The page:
Writing for the Web

People read information differently on the web from on the printed page. Research shows that they read 25% slower from a screen than from print copy and that approximately 80% of readers scan text instead of reading word by word. There are two main reasons for this:

  • the computer is tiring for the eyes due to screen glare;
  • it is more difficult to track from the end of one line to the beginning of another.

Web authors can make the experience easier by sticking to a few simple rules:

  • Put important and contextual information at the top of the page.
  • Use subheadings so visitors can scan your page for relevant information. Web users rarely read text word for word; they tend to scan pages for keywords or interesting headlines.
  • Lists often make things easier to read on-screen.
  • Keep link names, sentences, paragraphs and pages as concise as possible.
  • Keep paragraphs and line lengths short and avoid long, uniform blocks of text. This helps users to quickly scan pages for key information.
  • Keep your sentences short, usually not more than about 30 words long.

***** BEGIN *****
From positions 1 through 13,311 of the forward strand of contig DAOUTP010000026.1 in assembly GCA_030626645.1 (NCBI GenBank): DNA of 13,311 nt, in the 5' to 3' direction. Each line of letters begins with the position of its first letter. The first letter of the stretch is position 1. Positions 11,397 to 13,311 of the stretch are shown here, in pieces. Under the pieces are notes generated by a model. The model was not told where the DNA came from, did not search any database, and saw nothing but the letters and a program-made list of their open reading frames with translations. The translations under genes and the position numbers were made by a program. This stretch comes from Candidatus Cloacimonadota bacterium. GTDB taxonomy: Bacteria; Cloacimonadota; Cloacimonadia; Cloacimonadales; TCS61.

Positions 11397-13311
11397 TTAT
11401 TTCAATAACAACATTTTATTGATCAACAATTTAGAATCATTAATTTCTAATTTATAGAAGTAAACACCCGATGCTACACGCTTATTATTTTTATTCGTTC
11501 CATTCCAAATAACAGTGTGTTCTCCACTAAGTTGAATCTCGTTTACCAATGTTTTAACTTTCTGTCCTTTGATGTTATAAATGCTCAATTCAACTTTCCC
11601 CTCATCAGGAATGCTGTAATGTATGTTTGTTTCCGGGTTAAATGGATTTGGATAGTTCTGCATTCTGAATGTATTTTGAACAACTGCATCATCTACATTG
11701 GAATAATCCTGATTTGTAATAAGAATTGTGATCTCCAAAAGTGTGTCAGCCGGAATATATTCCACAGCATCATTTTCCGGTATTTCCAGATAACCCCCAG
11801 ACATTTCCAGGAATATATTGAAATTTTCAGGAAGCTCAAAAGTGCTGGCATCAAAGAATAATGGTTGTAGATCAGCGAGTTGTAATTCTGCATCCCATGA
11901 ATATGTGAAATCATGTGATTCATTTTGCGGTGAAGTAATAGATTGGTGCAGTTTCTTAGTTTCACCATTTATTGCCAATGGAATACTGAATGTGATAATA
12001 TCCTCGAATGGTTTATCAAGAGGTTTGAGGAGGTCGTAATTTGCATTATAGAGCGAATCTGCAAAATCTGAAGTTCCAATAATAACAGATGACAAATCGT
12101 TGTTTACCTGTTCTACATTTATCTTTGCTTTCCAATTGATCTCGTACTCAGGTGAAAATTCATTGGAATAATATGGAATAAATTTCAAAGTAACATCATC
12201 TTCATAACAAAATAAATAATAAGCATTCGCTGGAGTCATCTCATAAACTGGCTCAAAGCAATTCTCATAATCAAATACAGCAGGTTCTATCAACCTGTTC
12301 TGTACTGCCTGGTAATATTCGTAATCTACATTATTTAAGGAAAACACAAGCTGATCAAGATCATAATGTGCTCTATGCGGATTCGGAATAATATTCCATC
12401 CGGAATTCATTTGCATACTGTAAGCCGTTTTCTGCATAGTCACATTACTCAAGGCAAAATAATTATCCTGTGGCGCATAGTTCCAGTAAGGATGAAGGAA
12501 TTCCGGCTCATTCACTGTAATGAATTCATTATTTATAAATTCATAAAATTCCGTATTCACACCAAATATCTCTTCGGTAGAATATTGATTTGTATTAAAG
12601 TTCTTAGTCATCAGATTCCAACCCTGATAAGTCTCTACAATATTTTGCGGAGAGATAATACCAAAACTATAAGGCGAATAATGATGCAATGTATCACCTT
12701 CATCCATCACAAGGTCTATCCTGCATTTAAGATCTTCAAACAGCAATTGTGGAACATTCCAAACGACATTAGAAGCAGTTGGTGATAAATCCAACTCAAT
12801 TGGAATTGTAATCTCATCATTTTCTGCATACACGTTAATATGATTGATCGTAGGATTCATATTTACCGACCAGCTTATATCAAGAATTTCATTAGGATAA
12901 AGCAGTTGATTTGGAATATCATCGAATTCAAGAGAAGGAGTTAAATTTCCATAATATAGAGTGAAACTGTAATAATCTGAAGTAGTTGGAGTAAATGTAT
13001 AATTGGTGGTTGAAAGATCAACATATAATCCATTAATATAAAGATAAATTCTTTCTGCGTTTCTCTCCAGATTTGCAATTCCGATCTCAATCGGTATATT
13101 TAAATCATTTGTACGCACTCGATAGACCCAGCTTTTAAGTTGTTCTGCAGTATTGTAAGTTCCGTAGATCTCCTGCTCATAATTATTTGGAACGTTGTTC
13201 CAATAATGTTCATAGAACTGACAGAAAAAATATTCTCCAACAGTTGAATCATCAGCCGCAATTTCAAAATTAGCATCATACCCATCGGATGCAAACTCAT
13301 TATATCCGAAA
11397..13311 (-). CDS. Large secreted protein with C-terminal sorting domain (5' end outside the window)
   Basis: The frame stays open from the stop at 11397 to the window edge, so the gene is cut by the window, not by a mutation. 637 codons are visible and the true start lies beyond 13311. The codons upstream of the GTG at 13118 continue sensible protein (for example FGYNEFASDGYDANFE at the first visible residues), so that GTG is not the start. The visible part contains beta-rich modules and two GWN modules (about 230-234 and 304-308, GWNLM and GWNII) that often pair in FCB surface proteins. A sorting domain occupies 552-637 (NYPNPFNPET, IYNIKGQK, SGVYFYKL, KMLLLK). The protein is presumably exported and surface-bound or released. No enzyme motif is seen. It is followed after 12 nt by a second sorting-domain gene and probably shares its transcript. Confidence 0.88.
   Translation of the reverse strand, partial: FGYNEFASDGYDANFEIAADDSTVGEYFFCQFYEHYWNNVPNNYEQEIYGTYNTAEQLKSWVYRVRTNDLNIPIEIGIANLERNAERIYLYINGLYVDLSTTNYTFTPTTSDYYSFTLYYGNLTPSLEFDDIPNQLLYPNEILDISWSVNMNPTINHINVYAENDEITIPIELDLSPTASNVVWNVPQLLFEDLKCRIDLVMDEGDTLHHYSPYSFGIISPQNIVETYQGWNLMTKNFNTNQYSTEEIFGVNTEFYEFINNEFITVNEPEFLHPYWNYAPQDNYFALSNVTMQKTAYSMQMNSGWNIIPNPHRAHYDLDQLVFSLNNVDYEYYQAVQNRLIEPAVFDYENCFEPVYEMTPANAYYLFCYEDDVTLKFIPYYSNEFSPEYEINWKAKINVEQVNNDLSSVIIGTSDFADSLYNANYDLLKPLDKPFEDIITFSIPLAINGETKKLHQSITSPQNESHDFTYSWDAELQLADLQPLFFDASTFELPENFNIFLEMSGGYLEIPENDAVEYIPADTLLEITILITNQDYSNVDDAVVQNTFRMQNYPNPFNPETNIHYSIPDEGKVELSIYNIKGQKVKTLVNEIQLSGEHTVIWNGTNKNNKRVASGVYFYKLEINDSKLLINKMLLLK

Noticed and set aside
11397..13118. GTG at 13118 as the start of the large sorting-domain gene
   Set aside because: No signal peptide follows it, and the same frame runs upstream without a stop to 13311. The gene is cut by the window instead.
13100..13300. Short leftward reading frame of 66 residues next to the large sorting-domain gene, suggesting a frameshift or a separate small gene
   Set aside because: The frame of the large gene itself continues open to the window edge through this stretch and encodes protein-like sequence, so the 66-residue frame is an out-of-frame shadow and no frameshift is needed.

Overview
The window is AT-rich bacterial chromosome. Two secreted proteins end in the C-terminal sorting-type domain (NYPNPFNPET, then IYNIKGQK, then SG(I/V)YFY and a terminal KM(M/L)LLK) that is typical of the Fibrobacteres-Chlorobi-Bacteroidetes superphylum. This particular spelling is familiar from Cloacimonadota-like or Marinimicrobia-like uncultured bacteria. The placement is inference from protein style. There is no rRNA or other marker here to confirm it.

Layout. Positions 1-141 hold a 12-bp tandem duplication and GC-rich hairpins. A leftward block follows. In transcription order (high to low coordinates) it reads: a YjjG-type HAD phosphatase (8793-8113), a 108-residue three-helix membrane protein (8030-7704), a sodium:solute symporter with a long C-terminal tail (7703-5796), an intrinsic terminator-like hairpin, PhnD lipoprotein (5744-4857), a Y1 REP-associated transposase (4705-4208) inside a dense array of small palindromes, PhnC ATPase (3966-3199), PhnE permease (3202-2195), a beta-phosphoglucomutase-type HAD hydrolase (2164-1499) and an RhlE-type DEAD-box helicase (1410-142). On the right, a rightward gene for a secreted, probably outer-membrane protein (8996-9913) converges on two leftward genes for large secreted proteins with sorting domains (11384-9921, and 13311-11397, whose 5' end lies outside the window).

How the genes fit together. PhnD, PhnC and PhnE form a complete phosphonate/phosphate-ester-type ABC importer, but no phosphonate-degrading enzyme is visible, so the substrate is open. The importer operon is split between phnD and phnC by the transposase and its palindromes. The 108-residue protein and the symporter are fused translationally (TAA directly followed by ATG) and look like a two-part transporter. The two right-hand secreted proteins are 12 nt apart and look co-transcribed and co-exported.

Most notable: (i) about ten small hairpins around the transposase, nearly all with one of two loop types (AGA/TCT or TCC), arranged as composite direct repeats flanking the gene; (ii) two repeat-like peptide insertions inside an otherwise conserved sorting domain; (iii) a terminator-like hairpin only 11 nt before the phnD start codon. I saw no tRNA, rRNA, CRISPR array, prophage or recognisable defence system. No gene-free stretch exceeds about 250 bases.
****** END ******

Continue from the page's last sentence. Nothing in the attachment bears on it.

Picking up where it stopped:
• Avoid italic and capitalised text, which is hard to read on-screen. Capitals, in particular, tend to look like shouting.
  • Never underline text that is not a link.
  • Do not use double spacing after a full stop and before a new sentence. A single space is more appropriate for screen reading.
  • Avoid justifying the margins of paragraphs – this make text on the screen much harder to read. 

Information structure

Build your site to meet your visitors’ needs and not your divisional structure.

Start with an overview and narrow your subject as you go, giving more detail towards the bottom of your page: the ‘inverted pyramid’ style of writing.

Very detailed background information, or information of interest only to a minority of readers, can be presented on secondary pages linked from your main page.


Try to avoid long pages. Users don’t like scrolling, and will often only do so if you have already caught their interest in some way, so your top-level pages must be short and to the point.

However, do not break up information that belongs together into separate pages just in order to avoid scrolling. Changing pages is more disruptive than scrolling.


Any web page can be accessed out of context. A user may come directly to a web page through a search engine rather than from the homepage of a site.

Ensure that each page carries enough information to tell the user where they are and what the topic is. Don’t worry about repeating yourself from one page to another. You can never assume that a user has seen any other pages on the site.

Page last updated: Wednesday 25 January 2012